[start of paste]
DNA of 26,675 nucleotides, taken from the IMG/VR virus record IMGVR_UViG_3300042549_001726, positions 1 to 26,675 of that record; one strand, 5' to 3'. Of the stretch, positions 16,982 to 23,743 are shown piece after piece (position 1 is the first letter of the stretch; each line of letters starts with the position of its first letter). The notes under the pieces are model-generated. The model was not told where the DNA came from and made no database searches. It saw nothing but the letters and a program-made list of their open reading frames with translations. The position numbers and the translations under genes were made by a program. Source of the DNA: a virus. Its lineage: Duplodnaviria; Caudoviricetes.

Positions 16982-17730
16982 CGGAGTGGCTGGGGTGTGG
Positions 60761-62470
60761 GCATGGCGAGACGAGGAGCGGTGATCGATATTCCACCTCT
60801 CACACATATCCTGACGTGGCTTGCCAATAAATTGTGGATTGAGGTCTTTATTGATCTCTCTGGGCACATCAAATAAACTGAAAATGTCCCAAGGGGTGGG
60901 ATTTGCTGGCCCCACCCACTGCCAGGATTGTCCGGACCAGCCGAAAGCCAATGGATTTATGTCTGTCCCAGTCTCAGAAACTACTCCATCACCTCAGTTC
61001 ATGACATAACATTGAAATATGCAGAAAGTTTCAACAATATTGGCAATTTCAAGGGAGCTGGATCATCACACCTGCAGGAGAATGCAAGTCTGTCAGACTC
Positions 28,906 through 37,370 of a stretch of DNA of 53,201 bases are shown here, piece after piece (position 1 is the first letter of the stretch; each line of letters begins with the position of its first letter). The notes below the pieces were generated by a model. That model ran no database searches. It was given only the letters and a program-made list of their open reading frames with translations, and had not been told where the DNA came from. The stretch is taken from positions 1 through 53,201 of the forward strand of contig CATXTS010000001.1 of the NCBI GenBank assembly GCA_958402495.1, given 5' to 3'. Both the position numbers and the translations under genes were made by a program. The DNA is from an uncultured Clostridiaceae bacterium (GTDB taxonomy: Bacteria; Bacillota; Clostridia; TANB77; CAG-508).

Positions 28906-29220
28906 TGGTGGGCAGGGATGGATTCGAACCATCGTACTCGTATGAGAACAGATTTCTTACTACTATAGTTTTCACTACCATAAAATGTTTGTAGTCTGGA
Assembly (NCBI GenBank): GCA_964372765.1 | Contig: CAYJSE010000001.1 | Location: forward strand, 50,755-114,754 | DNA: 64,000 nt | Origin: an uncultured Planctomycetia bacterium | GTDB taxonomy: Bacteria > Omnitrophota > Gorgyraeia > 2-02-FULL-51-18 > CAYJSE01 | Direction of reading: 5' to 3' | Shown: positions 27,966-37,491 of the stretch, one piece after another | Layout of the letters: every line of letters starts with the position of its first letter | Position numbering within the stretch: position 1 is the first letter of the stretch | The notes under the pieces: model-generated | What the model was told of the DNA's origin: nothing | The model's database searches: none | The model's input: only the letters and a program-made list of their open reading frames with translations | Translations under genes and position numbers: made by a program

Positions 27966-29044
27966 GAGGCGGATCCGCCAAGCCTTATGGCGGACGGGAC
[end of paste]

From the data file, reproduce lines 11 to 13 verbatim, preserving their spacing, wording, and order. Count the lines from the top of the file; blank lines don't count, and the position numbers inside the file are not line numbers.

28906 TGGTGGGCAGGGATGGATTCGAACCATCGTACTCGTATGAGAACAGATTTCTTACTACTATAGTTTTCACTACCATAAAATGTTTGTAGTCTGGA
Assembly (NCBI GenBank): GCA_964372765.1 | Contig: CAYJSE010000001.1 | Location: forward strand, 50,755-114,754 | DNA: 64,000 nt | Origin: an uncultured Planctomycetia bacterium | GTDB taxonomy: Bacteria > Omnitrophota > Gorgyraeia > 2-02-FULL-51-18 > CAYJSE01 | Direction of reading: 5' to 3' | Shown: positions 27,966-37,491 of the stretch, one piece after another | Layout of the letters: every line of letters starts with the position of its first letter | Position numbering within the stretch: position 1 is the first letter of the stretch | The notes under the pieces: model-generated | What the model was told of the DNA's origin: nothing | The model's database searches: none | The model's input: only the letters and a program-made list of their open reading frames with translations | Translations under genes and position numbers: made by a program

Positions 27966-29044